Answer #8

most likely

Answer #9

The Mafia would sure find a way to make profit from it, too.

Answer #10

maybe we should, so that those “politicians” at Washington, learn how to run a country

Answer #11

The national debt as a percentage of GDP peaked after WWII. American recovered from that debt and we can recover from this one. Our nation obviously can’t keep spending more than it takes in forever. The choice is to either raise taxes; especially on the wealthy and on corporations or to cut services that most Americans depend on. Consider that $1.6 trillion of our debt was caused by the Bush tax cuts. Republicans forcing President Obama to extend Bush’s tax cuts cost another $400 billion. $1.3 trillion was our unfunded wars in Afghanistan and Iraq (with $trillions more in legacy cost coming in the future). Bush’s prescription medication benefit which was basically a government giveaway to pharmaceutical companies $300 billion. One of the reasons I find Republicans disingenuous about the debt is that there was no outcry over the $3.6 trillion in debt Republicans recently ran up but the world is ending because President Obama spent $800 billion trying to keep our economy from sinking into another depression. Tax burden has been shifting away from business to citizens for the last 60 years and while the percentage of income the top percentiles collect has increased several fold the percentage of tax revenues they contribute has gone down. Since the wealthy get much of their income from inheritance and capital gains which are taxed at a lower rate than income we have situations like Warren Buffet who is the 3rd wealthiest person in the world pays a lower percentage of his taxes than his secretary. Not only this but one of the goals of many Republicans is to eliminate taxes on inheritance (or death tax as they call it) and on capital gains permanently.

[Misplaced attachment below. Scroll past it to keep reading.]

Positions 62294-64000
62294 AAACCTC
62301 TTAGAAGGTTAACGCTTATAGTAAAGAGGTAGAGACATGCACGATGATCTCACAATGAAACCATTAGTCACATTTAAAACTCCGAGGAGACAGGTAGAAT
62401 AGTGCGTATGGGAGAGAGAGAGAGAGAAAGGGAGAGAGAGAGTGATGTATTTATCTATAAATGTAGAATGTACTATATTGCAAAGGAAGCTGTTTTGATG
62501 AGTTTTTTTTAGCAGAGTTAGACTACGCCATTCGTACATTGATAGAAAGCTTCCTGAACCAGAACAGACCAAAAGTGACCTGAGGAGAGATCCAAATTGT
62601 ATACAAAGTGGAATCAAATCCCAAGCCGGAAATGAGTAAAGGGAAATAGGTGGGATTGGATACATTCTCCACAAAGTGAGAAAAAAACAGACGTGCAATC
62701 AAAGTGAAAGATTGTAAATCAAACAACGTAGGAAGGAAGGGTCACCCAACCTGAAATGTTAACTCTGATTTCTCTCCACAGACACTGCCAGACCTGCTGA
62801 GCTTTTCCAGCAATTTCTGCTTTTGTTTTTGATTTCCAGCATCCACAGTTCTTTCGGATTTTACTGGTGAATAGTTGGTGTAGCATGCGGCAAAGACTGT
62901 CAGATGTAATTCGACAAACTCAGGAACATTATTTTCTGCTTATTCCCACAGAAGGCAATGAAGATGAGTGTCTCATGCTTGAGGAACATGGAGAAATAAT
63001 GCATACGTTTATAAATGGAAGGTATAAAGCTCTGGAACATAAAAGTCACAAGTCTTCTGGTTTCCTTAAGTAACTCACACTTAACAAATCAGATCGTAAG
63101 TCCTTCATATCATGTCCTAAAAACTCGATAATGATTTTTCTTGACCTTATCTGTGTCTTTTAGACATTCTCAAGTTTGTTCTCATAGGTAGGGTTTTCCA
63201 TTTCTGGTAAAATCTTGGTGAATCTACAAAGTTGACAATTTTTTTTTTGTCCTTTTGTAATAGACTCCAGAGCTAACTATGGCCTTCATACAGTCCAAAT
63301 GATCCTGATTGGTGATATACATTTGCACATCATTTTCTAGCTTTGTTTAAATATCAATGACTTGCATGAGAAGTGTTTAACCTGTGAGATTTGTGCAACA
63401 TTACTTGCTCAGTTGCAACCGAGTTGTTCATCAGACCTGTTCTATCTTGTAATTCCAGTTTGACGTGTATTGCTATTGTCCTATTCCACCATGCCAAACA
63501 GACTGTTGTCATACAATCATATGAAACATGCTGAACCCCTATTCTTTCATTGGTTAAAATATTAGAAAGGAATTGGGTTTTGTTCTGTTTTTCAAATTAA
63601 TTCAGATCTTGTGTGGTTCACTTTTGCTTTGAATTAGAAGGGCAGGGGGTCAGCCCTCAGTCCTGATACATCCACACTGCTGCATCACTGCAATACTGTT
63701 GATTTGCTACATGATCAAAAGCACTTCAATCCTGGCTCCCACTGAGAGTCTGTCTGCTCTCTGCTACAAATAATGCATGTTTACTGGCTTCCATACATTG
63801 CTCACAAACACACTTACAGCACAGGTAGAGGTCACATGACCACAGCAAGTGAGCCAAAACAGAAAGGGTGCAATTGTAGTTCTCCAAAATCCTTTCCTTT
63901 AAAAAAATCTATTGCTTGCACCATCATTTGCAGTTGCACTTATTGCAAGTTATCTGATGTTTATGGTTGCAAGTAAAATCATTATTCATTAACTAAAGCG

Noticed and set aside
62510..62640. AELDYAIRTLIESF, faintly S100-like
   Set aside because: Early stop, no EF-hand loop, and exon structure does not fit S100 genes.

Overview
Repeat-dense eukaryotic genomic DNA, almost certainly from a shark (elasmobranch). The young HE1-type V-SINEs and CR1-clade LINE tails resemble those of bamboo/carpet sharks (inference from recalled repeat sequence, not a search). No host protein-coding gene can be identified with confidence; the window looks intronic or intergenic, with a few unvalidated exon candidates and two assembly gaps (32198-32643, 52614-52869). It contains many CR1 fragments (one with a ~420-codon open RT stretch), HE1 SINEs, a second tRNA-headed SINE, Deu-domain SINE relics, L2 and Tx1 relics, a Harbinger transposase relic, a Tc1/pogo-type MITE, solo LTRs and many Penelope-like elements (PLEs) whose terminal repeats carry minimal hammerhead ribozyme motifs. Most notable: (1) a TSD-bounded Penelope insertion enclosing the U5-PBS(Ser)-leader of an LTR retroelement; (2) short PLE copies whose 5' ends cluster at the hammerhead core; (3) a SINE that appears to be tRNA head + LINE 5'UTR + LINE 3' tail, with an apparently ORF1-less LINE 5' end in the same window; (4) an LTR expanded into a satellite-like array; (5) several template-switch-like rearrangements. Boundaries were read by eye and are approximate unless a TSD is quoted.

Answer #12

Here’s the problem. All money in the United States is created at a debt to the people. The Federal Reserve buys treasury bills from the Federal Government with newly created money. The money is created at interest.. so for every 100 dollars created… 103 dollars are owed to the Federal Reserve… more or less depending upon the current interest rate the Fed has set for its loans. Since the United States has decided to enforce the Federal Reserve’s note as the sole medium of exchange in this country… all loans must be repaid in them. Since the 103 dollars owed to the Federal Reserve must be collected from a pool of the 100 actual dollars in existence… it is impossible to repay the loan. To cover the debt for the time being… we must take another loan… which then creates a bigger debt down the road. More and more money being created by the Fed Reserve causes a surplus of money in the system which diminishes the purchasing power of that money. This is known as inflation. Since the creation of the Federal Reserve Bank… the purchasing power of the Federal Reserve Note has decreased by about 98%

To combat the effects of inflation while still trying to maintain their profit levels… manufacturers sent many jobs overseas to areas with lowered standards of living to reduce their production costs in order to keep prices at affordable levels. Over time this has transitioned the United States into a service centered economy… which is untenable.

The offshoring of jobs in addition to the rise of inflation and mounting public debt has left us where we are today… facing both a depressed economy and inflated prices.